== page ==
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Originally from West Allis, Wisconsin in the USA, I received a BS-Agriculture with a chemistry minor from the University of Wisconsin--River Falls. I then studied ruminant nutrition at the University of Nebraska, Lincoln where I was awarded an MS and PhD. From there, I was a postdoctoral fellow with Dr Doug Burrin at the USDA/ARS Children’s Nutrition Research Center, Baylor College of Medicine in Houston, Texas. At Baylor I used the newborn pig model to examine the influence of growth hormone and diet on circulating hormones and protein synthesis in the neonate. In 1996, I took up a postdoctoral position in Aberdeen, Scotland working at the University of Aberdeen and the Rowett Research Institute with Dr Gerald Lobley. While there, I used stable isotopes to study amino acid kinetics and protein metabolism in sheep.
I was hired as a Research Officer in the Institute of Food, Nutrition and Human Health in 2000. I moved to the Institute of Veterinary, Animal and Biomedical Sciences, and am now with the Monogastric Research Centre in the School of Agriculture and Environment. Since coming to Massey, I’ve explored nutrient utilisation by animals at various levels, from effects of feed and processing, to metabolism of nutrients within the body. I’ve collaborated with other scientists in many species, including seals, dogs, pigs, chickens, crocodiles, dairy cows, and domestic cats.
My personal area of research uses stable isotopes to examine the interaction between energy and protein metabolism in cats. Evolutionary pressures on the domestic cat from a diet high in animal tissue resulted in changes to their metabolism to include a number of metabolic peculiarities, such as a greater protein requirement. It is not actually protein that’s required, but the amino acids that make up protein. In all animals, amino acids are used primarily to make body protein (e.g., tissues and muscle), but some are also used to make glucose that is required to supply energy throughout the body, especially the brain. In the wild, cats would be reliant on glucose being formed from amino acids, thus their requirement for protein is high. To complicate matters, pet cats are often fed a diet that bears little resemblance to what it would have hunted in the wild. There has been very little research on nutrition and metabolism in cats.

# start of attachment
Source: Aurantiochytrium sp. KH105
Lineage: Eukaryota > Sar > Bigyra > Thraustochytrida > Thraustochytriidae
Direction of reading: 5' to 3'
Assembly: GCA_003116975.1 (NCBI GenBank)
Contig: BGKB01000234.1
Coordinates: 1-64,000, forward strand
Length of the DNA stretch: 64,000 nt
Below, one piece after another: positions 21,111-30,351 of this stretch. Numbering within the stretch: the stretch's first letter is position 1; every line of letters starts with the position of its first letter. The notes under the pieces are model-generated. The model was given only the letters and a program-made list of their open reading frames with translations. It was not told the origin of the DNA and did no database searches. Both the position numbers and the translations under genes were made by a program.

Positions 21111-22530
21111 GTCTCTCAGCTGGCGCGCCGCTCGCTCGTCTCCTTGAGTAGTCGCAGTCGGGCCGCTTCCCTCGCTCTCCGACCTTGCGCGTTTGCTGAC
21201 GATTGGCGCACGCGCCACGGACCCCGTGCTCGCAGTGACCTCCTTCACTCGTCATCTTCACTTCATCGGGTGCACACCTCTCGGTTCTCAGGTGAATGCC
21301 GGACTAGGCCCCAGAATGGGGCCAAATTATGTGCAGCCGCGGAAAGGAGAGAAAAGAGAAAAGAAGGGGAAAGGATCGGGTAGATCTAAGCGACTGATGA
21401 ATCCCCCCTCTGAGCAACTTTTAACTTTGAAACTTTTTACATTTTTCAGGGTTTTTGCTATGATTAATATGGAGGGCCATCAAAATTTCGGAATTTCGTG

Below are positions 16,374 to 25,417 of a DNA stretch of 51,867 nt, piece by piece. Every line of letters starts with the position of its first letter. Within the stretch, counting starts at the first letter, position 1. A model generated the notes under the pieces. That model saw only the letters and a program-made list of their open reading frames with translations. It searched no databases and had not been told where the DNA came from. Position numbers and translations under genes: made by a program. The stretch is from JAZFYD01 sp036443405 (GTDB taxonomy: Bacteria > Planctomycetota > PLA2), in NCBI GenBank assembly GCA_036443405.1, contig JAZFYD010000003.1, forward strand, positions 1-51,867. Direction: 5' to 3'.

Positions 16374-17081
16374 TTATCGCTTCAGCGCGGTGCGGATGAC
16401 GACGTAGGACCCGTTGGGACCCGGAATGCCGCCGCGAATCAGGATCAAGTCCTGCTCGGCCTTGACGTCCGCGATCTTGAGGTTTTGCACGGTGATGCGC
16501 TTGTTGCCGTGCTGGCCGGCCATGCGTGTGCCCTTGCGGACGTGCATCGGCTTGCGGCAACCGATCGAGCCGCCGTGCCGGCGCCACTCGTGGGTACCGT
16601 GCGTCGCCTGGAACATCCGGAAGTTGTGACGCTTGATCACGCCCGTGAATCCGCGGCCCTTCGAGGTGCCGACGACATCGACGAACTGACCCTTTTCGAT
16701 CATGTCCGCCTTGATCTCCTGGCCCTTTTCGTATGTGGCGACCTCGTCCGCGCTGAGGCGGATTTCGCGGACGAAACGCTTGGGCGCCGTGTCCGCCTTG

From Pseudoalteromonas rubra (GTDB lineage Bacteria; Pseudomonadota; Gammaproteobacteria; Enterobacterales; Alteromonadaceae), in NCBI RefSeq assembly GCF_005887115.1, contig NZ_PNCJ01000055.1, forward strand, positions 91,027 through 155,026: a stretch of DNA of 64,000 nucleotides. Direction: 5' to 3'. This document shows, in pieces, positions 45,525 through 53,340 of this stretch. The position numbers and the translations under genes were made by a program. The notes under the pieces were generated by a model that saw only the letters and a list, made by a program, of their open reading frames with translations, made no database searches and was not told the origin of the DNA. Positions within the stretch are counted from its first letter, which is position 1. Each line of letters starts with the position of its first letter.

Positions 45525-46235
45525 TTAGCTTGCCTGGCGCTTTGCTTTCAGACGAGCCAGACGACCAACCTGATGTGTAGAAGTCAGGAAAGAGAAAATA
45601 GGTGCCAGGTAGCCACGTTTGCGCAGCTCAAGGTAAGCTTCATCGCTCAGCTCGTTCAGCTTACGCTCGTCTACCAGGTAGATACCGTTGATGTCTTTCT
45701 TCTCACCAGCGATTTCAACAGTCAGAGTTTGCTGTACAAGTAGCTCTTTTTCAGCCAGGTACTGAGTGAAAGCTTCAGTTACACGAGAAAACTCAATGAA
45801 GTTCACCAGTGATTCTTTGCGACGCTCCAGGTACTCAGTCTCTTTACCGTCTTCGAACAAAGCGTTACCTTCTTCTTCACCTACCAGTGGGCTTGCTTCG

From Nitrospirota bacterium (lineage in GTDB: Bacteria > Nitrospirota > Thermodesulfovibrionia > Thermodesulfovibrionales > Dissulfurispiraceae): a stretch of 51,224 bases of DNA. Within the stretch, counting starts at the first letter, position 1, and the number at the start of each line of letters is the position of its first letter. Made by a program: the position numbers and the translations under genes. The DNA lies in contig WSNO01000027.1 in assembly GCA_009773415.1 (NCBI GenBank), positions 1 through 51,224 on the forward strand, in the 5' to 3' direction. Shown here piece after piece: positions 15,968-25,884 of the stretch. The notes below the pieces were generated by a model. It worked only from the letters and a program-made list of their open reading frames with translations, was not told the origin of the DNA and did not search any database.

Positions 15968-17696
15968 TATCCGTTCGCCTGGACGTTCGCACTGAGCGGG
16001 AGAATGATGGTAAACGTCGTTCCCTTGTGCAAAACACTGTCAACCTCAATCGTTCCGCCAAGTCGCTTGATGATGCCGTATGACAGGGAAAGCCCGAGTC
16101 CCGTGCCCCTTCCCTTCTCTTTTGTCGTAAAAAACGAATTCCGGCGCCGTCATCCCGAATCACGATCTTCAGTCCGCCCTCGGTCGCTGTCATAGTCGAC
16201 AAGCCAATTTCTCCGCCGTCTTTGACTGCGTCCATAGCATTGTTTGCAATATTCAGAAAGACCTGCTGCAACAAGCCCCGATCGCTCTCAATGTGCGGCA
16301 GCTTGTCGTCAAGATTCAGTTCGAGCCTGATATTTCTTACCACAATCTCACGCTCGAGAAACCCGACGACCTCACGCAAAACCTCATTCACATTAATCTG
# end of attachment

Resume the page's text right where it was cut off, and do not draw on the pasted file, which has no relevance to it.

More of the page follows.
I hold a BS-Agriculture from the University of Wisconsin-River Falls, and MS and PhD from the University of Nebraska-Lincoln. I came to Massey in 2000 after postdocs in the US and Scotland. My expertise is in the effects of feed form and diet composition on nutrient digestion and metabolism. My research explores topics ranging from effect of pelleting on nutrient use and gut development in poultry; impact of gelling agent on feed digestibility in farmed saltwater crocodiles in Papua New Guinea; influence of organic and conventional pasture on milk composition in cows; and amino acid metabolism in domestic cats.
Animal Nutrition and Physiology
Health and Well-being
Field of research codes
Agricultural And Veterinary Sciences (070000): Animal Growth and Development (070202): Animal Management (070203): Animal Nutrition (070204):
Animal Physiology - Systems (060603):
Animal Production (070200):
Biochemistry and Cell Biology (060100): Biological Sciences (060000): Comparative Physiology (060604): Physiology (060600)
Protein Metabolism, Macronutrient Metabolism, Stable isotope methodology, Feed processing, companion animals, digestive physiology